Wash, rinse, repeat. Wash, rinse, repeat. The Astros are the head full of hair and Chris Archer is the shampoo. I know, what a weird way to express the near-annual rumor.
Looking back, an Astros‘ offseason wouldn’t be complete in the past few years without a Chris Archer rumor or two. It has become a rite of passage here at CTH to write about it at least once an offseason since I’ve started.
Anyway, the rumor mill begins anew in the 2017-18 offseason.
The fit is quite obvious between the Astros and Archer.
For one, Archer’s contract is absolutely team-friendly. The Tampa Bay Ray ace is owed $6.2 million in 2018 and $7.5 million in 2019 in the last two guaranteed years of his contract. Then there is the good possibility of the two teams options being exercised in 2020 and 2021 on Archer’s contract. These two team options, if exercised, would pay the right-handed pitcher $9 million in 2020 and $11 million in 2021. Also, there is a $1.8 million buyout if a team doesn’t exercise the 2020 option. There is no such buyout for 2021 per Fangraphs.
In the age of renewed emphasis on the bullpen, Archer has been one of the most dependable starting pitchers in baseball.
The 29-year old has thrown at least 194.2 innings since 2014 and at least 200 innings since 2015. In 2017, Archer finished eleventh in total innings thrown by a starting pitcher. The only pitcher on the Astros’ staff who threw more innings than Archer was Justin Verlander — 206 innings pitched — who spent the majority of the 2017 season with the Detroit Tigers. Dallas Keuchel and Lance McCullers, despite their talent, have had injury issues the past two seasons which have limited their overall innings thrown.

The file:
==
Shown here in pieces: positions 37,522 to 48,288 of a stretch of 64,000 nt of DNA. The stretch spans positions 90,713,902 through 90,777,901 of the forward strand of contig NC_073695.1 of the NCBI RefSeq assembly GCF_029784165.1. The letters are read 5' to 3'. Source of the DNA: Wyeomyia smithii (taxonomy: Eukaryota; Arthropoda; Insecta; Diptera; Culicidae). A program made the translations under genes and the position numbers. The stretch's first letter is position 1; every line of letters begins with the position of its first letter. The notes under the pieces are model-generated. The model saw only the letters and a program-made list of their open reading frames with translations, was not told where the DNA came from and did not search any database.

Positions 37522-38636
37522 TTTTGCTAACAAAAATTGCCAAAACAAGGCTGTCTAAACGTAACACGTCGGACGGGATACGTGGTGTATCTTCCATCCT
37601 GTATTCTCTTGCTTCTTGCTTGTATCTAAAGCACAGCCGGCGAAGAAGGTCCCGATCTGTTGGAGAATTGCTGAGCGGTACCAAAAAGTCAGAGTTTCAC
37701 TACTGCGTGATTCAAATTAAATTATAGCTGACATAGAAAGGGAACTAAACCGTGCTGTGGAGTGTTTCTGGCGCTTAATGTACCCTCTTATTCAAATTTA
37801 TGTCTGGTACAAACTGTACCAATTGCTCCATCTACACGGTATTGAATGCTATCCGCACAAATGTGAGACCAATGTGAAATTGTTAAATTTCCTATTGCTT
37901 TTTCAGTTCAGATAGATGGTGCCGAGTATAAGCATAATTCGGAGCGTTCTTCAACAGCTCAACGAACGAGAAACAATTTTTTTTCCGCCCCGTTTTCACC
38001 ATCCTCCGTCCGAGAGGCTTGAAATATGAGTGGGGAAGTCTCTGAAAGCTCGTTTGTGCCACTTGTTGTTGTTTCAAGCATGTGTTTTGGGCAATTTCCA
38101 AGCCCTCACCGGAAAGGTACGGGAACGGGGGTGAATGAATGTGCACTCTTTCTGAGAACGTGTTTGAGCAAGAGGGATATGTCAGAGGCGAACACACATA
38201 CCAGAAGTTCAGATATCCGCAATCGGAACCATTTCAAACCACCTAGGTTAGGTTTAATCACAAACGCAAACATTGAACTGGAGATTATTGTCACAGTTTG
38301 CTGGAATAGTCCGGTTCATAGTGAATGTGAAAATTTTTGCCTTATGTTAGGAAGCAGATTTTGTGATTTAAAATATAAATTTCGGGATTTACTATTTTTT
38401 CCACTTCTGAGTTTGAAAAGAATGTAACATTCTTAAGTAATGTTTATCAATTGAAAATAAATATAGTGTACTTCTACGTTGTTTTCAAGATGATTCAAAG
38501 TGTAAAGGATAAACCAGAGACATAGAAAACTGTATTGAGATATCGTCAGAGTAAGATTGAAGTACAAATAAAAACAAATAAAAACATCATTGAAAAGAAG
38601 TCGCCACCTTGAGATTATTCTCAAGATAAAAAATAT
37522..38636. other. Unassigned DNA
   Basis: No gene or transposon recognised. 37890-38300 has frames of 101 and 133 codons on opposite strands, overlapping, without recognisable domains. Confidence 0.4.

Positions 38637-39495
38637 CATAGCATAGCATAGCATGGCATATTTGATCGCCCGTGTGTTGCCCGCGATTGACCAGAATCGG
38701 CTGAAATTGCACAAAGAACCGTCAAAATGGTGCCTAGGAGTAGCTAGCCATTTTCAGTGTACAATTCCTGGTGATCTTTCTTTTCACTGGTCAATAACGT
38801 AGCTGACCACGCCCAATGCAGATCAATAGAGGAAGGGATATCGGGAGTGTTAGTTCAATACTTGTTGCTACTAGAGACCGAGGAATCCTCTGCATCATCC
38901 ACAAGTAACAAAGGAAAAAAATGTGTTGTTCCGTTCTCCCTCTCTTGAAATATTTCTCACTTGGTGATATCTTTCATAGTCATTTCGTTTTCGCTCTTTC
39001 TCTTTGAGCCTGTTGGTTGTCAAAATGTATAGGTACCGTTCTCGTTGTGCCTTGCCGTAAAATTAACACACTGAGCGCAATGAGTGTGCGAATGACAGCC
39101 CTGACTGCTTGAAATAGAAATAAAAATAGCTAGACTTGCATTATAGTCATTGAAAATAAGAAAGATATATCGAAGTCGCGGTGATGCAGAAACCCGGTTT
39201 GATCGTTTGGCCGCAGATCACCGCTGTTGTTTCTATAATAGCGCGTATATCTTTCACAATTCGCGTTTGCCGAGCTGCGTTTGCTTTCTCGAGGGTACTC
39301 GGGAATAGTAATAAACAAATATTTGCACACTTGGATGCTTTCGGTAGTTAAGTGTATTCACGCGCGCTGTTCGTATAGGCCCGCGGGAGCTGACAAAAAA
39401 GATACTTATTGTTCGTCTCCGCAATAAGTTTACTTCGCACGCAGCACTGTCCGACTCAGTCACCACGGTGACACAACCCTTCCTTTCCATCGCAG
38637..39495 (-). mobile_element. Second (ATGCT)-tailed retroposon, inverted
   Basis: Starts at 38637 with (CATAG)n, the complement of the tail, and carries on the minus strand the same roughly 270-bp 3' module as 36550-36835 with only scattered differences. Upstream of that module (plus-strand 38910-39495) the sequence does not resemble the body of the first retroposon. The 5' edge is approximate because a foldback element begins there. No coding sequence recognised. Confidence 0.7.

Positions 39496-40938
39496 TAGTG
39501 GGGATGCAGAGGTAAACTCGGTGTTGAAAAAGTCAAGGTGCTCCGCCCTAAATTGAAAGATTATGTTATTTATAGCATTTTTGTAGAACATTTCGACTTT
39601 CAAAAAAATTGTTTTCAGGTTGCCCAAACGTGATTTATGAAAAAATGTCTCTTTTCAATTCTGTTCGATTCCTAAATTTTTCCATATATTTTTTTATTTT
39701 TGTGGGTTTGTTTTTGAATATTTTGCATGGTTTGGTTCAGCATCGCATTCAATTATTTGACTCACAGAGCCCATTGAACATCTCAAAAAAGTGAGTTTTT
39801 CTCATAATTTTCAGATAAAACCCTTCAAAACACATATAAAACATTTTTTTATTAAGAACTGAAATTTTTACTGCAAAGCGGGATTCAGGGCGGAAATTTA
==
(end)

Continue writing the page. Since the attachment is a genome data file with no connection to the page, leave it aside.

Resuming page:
In terms of actual results, Archer hasn’t quite regained the luster that he had in 2014 and 2015. His ERA the past two seasons — 2016 and 2017 — has hovered in the low-4.00’s. However, his FIP — 3.81 and 3.40 — have looked solid in the past two seasons. And Archer’s fWAR has been quietly good — 3.2 and 4.6 — in the same time period. If you go one step further and examine his xFIP — 3.41 and 3.35 — you will be even further encouraged. The velocity of Archer’s pitches in 2017 has remain constant with his career readings. There are no red flags at this time.
Archer would be the an ideal pitcher for any team to invest in.
The ability to throw plenty of quality innings is extremely coveted in baseball, regardless of the era. And multiple teams recognize that truth. Per Topkin’s article, the Astros have joined the following teams in expressing “various degrees” of interest in Archer: the Atlanta Braves, Chicago Cubs, St. Louis Cardinals, Milwaukee Brewers, Washington Nationals, Philadelphia Phillies, New York Yankees, and Minnesota Twins. In other words, the competition will be fierce to acquire the Rays’ ace.
The Astros ought to acquire Archer if the front office feels the price is right. Unfortunately, the price is probably not right if either Kyle Tucker or Forrest Whitley are included in any negotiation for Archer. Houston understandably feels optimistic about their potential. And, no, it isn’t prospect hoarding when a team expresses reluctance to trade prospects with the potential that Tucker and Whitley possess. And the Rays have every right to demand any prospect they feel like would be proper compensation for Archer.
Regardless, the team that acquires Archer likely will overpay based on the contract and past performance. And you should expect that. The Steamer Projections on Fangraphs currently have Archer producing another season in 2018 like he has in recent years. Starting pitchers with that kind of profile who are available are not easily obtained from other clubs. There is no doubt that Archer would fill a short- and long-term need for the Astros in the starting rotation. The price, though, will likely keep Houston from expressing anything more than lukewarm interest.
**Statistics and information courtesy of Fangraphs**